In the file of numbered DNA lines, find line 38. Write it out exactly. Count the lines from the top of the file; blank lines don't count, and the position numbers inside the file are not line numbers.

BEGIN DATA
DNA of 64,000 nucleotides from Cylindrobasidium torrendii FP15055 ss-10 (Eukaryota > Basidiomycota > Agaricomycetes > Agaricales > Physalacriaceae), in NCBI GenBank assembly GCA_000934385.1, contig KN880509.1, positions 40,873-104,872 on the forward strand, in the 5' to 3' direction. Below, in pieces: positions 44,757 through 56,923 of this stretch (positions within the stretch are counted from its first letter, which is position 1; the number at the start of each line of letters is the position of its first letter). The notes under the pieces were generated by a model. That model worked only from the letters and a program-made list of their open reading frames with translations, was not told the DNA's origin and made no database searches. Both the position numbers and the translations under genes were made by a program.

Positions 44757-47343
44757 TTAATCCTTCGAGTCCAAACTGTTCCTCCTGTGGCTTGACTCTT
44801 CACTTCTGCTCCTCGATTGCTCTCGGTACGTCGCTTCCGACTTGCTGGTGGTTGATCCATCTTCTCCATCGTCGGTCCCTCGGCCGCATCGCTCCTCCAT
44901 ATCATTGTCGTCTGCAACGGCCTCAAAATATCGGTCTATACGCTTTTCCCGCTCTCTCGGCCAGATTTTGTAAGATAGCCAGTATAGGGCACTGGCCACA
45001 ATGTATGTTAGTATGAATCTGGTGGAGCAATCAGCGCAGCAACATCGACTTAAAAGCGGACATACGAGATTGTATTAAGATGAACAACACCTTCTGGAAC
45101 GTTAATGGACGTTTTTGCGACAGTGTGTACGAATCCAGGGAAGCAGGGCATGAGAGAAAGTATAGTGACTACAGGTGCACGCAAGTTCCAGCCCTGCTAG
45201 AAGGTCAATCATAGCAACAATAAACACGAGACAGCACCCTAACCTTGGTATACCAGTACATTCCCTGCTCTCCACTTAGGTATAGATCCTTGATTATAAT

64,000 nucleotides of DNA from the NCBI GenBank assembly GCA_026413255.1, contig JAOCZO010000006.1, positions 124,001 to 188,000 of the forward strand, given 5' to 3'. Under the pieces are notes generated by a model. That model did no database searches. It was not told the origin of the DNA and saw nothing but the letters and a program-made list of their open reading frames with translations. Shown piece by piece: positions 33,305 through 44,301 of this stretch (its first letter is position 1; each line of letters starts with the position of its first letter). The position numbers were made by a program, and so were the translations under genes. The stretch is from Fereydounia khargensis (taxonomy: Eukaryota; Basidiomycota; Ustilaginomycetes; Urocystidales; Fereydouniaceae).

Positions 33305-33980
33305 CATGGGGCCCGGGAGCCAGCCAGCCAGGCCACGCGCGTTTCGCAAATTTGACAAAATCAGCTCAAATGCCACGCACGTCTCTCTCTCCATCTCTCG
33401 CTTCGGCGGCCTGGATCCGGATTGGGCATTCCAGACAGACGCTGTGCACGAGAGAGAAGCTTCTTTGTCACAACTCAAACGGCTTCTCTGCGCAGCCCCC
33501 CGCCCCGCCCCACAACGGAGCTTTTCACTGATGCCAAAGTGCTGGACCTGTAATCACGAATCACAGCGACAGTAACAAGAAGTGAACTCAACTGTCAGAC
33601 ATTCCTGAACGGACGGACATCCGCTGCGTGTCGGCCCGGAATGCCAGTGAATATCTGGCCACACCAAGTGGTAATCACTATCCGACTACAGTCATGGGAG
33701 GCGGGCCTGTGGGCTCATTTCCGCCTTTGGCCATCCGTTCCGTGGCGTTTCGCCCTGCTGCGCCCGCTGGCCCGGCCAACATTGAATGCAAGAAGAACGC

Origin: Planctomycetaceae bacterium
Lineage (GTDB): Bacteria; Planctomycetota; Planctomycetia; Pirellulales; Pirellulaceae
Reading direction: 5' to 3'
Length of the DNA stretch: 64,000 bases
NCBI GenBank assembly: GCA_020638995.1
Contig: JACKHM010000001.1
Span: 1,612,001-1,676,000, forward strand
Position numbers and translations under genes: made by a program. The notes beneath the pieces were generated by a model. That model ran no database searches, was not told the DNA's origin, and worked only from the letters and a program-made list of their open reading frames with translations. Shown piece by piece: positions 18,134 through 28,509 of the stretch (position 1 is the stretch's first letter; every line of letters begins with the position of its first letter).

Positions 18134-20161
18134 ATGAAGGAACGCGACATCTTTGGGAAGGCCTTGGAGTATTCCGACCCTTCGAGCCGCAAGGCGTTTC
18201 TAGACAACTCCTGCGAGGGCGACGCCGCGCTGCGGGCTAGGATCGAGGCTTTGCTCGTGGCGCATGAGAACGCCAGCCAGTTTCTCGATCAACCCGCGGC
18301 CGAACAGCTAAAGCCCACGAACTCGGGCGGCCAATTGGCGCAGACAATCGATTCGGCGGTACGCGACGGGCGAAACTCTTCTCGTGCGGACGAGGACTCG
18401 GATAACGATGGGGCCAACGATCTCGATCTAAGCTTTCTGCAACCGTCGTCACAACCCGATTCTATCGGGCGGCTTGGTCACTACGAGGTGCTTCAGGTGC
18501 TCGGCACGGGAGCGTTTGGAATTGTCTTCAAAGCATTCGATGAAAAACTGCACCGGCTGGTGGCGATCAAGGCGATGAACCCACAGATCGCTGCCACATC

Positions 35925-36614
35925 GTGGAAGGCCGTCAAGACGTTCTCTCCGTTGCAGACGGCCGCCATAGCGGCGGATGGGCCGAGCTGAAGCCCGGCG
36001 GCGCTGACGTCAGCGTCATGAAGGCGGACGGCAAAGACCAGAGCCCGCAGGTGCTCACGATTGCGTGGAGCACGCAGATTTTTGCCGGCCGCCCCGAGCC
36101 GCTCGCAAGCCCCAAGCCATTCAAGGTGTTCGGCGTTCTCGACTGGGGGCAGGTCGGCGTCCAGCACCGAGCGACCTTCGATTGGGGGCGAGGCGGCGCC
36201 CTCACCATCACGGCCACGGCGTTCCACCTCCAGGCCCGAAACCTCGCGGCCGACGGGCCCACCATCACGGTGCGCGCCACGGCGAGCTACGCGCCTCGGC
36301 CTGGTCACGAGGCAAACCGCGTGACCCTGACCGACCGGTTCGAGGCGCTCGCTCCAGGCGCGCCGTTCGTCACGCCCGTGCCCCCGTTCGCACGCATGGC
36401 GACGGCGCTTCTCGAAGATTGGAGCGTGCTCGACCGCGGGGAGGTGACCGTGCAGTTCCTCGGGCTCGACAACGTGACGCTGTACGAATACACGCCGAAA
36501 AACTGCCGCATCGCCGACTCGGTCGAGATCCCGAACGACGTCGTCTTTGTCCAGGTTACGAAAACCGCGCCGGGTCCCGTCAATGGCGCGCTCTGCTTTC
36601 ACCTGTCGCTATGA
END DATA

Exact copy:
36601 ACCTGTCGCTATGA